Landlords are savoring some well-deserved occupancy gains. They may need to enjoy them while they last. An Oct. 27 research report from Property & Portfolio Research (PPR) predicts that vacancies in all classes of real estate (except office) will register above current levels by 2011. This shouldn’t be misread as dire news, however. Tight occupancy will allow most landlords to hike rents, and the tightest markets can absorb plenty of new development.
Boston-based PPR doubts that vacancy will continue dropping at the pace that it has been during the past few quarters. Between mid year and the end of September, for example, office vacancy dropped by 0.2% to 16% in the steepest decline of any property type. But PPR expects office vacancies to fall by just 0.1% between the end of September 2006 and the end of September 2007. That’s a meager drop, too: The previous twelve-month period saw office vacancies decline by 0.9%.
“The office market has done pretty well with what most economists are calling mediocre job growth in recent months,” says Bob Bach, director of national research at Oak Brook, Ill.-based Grubb & Ellis. Bach doesn’t expect office vacancy to drop quite as dramatically next year as it has in 2006.
The apartment market will also be challenged to bring vacancy down over the next 11 months. Apartment vacancies are only expected to drop by 0.2% to 5.5% by the end of September 2007. Like the office market, apartment vacancies fell sharply between September 2005 and 2006 (try 0.7%).
“We’ve really seen a shift over the past 12 months as more people have gravitated towards renting an apartment versus owning a home,” says Mark Obrinsky, chief economist at Washington, D.C.-based apartment trade association National Multi-Housing Council. His bullish outlook hinges on solid economic growth in 2007, plus declines in single-family home values.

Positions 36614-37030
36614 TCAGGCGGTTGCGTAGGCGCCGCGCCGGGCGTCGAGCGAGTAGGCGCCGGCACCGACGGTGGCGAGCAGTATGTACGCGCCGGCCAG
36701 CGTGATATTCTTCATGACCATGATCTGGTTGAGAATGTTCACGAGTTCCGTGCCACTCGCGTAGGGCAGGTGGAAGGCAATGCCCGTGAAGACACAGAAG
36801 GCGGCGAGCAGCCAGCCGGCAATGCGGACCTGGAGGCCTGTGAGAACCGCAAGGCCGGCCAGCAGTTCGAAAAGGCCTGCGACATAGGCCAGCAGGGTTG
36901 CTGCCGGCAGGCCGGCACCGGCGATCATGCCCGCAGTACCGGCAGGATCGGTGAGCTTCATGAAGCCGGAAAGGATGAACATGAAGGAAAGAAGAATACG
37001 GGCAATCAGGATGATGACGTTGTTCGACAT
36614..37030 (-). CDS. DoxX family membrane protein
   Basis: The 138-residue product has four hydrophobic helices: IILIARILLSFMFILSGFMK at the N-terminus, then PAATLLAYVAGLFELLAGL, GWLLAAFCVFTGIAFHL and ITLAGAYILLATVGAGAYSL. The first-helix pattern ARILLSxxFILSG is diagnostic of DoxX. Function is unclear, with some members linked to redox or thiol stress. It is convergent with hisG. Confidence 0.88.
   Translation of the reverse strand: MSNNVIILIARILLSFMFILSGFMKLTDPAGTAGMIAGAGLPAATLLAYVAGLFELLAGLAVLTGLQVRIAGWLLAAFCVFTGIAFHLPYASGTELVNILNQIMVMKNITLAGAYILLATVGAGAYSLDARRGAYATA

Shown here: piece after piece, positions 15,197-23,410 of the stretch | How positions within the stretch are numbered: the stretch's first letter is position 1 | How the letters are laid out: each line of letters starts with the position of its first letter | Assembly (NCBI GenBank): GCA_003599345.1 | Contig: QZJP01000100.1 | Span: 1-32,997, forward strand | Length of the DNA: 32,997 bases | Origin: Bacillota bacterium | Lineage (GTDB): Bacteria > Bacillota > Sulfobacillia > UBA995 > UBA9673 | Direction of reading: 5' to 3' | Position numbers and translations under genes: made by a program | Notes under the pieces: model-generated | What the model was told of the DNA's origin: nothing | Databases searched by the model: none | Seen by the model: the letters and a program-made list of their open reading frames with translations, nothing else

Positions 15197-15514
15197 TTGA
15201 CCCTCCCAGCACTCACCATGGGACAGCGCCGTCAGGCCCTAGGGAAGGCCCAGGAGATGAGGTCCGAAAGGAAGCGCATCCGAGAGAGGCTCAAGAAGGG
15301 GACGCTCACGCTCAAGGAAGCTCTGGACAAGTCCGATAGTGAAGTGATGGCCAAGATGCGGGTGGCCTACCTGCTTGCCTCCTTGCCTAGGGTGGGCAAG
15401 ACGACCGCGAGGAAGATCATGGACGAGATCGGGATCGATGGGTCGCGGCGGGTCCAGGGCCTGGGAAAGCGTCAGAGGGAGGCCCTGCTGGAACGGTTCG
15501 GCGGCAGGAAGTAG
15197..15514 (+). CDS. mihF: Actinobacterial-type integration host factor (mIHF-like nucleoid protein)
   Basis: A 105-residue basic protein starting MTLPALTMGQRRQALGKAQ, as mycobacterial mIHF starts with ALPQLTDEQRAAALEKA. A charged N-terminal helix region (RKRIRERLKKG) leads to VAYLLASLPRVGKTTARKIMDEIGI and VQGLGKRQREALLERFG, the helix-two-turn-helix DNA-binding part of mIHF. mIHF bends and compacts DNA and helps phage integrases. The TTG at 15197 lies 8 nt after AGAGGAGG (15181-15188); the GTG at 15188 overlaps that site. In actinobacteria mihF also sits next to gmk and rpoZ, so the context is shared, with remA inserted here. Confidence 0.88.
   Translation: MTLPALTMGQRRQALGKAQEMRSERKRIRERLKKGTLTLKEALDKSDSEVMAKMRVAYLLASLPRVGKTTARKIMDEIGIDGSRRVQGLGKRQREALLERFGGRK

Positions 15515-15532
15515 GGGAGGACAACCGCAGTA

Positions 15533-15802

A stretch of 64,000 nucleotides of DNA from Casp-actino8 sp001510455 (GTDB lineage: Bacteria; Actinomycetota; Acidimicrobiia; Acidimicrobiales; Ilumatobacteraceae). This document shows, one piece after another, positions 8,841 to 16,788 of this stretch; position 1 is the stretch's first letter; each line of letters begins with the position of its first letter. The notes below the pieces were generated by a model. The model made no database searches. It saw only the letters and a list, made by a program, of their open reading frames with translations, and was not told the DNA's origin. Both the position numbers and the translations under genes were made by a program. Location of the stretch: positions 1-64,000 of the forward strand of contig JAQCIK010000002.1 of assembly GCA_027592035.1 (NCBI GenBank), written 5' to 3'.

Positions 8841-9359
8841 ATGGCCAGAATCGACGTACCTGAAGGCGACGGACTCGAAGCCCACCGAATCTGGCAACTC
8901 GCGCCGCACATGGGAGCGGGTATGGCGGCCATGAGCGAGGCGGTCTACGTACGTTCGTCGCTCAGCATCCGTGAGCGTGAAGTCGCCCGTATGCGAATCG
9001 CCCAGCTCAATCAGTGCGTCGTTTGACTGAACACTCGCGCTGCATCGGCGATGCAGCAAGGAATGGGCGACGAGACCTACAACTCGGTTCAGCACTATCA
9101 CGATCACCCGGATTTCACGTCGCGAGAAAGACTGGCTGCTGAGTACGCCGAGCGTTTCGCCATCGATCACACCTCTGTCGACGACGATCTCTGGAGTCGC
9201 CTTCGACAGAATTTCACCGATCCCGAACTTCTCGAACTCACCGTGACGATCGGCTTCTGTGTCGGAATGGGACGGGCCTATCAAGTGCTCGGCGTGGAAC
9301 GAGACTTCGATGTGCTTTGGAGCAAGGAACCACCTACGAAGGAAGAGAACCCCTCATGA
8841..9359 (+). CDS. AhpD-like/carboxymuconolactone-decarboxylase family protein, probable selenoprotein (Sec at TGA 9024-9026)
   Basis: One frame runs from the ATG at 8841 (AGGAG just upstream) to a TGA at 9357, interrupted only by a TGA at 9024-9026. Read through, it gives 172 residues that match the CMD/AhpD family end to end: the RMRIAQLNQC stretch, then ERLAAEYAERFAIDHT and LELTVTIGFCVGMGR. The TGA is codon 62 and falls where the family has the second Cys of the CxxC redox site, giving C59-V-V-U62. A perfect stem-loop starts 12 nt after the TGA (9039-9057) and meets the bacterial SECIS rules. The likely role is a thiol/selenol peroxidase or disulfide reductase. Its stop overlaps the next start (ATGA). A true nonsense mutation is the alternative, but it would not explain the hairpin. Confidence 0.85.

While apartment and office are following similar paths over the next year, the office sector is poised to thin vacancy further within the next five years. PPR projects that the office market recovery will resume after next year, pushing vacancies down by 1.3% between early 2007 and the 2011.
For the near term, PPR expects some markets to outshine the herd. Sixteen markets should see a vacancy decline of roughly one percentage point between now and the end of September 2007. The leaders, in order, will be New Orleans office, Raleigh retail followed by San Jose office, in third place.
Some of these markets are in bad shape now, however. The New Orleans’ office market was 26.5% vacant at the end of September. San Jose, where the technology bust is still being felt, is grappling with 20% vacancy. And Raleigh’s retail market is coping with the after-effects of a construction boom that’s thankfully come to an end.
“While the occupancy recovery is largely over in many markets, rent growth projections are still healthy,” reads the report. “Upcoming rent growth in the apartment and office markets will outpace that of the past year. The picture is not so rosy for retail and warehouse markets, where rent growth is slowing, but still-decent growth is projected in the near term.”